But the eye is a good place to try, in part because doctors can see the effects in real time, and also because one eye can be treated and the other eye used to compare results.

"I think that this is a very important study," said Dr. Richard Weleber, professor of ophthalmology who is leading a team at Oregon Health and Science University trying gene therapy to treat Usher Syndrome.

MacLaren's trial was meant to be a stage 1 safety trial, designed simply to show that the treatment did no harm. But the six patients in the trial said they noticed improvements quickly.

"This has huge implications for anyone with a genetic retinal disease such as age-related macular degeneration or retinitis pigmentosa, because it has for the first time shown that gene therapy can be applied safely before the onset of vision loss," MacLaren said.

He says nine patients have now had one eye treated with the gene therapy in operations at the Oxford Eye Hospital. The patients had varying degrees of vision loss, but MacLaren thinks the best course will be to treat people when they are young, before much damage has been done.

"If we were able to treat people early, get them in their teens or late childhood, we'd be getting the virus in before their vision is lost," he said. "If the treatment works, we would be able to prevent them from going blind."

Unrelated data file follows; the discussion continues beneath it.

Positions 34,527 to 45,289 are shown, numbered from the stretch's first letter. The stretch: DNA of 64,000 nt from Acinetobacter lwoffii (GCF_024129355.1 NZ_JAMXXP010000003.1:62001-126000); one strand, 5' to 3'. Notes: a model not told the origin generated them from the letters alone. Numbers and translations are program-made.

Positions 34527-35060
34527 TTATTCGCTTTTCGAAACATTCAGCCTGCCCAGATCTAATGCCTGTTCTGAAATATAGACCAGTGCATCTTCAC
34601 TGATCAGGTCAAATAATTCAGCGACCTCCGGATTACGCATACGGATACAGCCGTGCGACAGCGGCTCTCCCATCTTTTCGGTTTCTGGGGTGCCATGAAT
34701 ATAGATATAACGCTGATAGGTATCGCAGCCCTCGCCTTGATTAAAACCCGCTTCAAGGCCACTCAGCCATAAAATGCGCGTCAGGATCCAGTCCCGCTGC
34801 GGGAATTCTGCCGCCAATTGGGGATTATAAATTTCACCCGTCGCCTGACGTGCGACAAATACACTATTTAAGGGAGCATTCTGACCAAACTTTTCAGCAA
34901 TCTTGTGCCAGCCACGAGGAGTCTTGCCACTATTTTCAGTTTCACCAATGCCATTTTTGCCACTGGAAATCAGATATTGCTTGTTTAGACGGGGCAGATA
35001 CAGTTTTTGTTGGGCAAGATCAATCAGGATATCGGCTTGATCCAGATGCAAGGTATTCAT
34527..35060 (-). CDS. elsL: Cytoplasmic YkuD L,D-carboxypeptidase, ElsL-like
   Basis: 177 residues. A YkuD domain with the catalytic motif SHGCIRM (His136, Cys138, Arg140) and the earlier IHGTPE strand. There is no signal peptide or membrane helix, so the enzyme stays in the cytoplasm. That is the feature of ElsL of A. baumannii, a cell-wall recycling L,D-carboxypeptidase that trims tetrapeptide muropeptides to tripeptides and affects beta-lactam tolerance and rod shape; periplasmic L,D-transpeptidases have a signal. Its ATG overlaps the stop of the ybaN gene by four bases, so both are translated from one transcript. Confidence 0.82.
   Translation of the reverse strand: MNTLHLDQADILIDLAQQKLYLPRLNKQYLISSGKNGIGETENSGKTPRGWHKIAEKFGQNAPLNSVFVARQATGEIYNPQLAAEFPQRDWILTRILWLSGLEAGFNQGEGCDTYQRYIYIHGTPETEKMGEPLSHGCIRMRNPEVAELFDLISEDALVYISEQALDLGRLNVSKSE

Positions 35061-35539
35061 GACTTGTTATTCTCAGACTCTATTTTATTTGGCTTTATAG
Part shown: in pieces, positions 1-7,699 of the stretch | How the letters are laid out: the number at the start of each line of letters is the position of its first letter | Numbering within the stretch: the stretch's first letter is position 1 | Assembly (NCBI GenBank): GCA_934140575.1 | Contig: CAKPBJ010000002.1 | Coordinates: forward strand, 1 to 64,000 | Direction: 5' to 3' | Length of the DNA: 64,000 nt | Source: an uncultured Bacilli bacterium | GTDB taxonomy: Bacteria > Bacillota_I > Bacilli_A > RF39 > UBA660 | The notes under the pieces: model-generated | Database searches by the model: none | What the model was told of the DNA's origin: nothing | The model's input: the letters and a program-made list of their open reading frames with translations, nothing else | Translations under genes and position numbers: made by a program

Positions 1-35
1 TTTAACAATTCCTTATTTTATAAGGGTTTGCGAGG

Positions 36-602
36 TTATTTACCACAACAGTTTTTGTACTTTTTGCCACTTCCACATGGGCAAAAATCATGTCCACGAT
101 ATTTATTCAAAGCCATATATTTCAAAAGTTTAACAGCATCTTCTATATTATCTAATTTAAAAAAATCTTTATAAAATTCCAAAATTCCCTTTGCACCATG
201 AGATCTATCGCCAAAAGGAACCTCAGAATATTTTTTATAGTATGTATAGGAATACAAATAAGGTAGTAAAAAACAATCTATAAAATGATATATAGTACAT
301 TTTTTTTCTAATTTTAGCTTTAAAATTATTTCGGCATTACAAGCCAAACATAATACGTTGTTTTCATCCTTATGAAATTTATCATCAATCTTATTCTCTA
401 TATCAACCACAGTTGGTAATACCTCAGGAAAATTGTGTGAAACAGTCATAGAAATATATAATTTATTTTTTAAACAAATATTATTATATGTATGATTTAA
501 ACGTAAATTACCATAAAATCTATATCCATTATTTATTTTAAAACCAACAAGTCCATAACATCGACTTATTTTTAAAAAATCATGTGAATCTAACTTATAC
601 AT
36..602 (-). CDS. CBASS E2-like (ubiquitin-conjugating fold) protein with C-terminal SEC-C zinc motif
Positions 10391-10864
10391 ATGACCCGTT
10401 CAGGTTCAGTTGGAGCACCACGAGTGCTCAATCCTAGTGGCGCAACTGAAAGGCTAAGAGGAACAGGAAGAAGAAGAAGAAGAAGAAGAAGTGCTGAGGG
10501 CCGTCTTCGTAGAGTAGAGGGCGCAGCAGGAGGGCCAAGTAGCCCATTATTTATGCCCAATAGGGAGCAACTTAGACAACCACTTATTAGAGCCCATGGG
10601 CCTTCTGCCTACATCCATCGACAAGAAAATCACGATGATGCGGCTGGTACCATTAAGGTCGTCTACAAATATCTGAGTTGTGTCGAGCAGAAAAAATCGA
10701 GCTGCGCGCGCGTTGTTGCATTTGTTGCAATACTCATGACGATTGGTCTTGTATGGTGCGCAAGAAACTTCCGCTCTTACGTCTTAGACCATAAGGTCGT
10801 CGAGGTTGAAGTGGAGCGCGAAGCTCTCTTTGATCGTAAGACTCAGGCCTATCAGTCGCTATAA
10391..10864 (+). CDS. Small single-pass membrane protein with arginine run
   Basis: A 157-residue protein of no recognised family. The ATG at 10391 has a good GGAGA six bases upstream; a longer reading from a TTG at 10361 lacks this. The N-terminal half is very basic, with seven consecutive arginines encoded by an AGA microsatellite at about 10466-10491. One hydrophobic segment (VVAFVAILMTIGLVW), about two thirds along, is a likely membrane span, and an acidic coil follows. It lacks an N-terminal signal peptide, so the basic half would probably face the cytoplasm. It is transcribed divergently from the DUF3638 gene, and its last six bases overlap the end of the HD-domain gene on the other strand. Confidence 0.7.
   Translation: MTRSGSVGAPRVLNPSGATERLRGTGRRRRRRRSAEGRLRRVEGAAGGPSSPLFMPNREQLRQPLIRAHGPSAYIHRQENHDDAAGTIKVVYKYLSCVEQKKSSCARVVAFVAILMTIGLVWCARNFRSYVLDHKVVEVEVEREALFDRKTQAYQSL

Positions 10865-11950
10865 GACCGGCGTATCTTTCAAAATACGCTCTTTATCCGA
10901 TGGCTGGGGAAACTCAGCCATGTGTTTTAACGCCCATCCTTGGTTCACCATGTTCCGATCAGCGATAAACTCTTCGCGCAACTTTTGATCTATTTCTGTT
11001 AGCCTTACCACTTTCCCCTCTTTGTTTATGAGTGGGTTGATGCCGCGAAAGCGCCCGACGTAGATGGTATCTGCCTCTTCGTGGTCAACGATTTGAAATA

Weleber, who says his own gene therapy trial is moving along but who could not release details, says MaCLaren's surgical technique may have helped the therapy work more successfully. MacLaren's team lifted an area called the macula to deliver the engineered viruses directly into the tissue that needed correcting.

Last year, researchers reported success against a different genetic disease causing blindness, one called Leber congenital amaurosis. But even though the patients' vision improved, the eye continued to deteriorate.

"Each type (of genetic disease) needs to be tested separately," Weleber said.

Gene therapy also works to some degree against blood cancers and immune diseases.

Last year, doctors reported they had successfully treated the first children in the U.S. for severe combined immune deficiency or SCID, sometimes known as "bubble boy" disease. Like choroideremia, SCID is caused by a mutated recessive gene, meaning children must inherit a defective copy from each parent to show symptoms.

Gene therapy has helped 26 of 59 two patients with a form of cancer called chronic lymphocytic leukemia go into remission after a type of gene therapy treatment that programmed immune system cells to hunt down and kill the leukemia cells. And last year doctors reported 24 people with acute lymphocytic leukemia got at least temporary remission after gene therapy.

The big question is how long the effects will last.

"For a long time I lived with the certainty of losing vision. Now I have uncertainty of whether the trial will work, but it is worth the risk," Thompson said.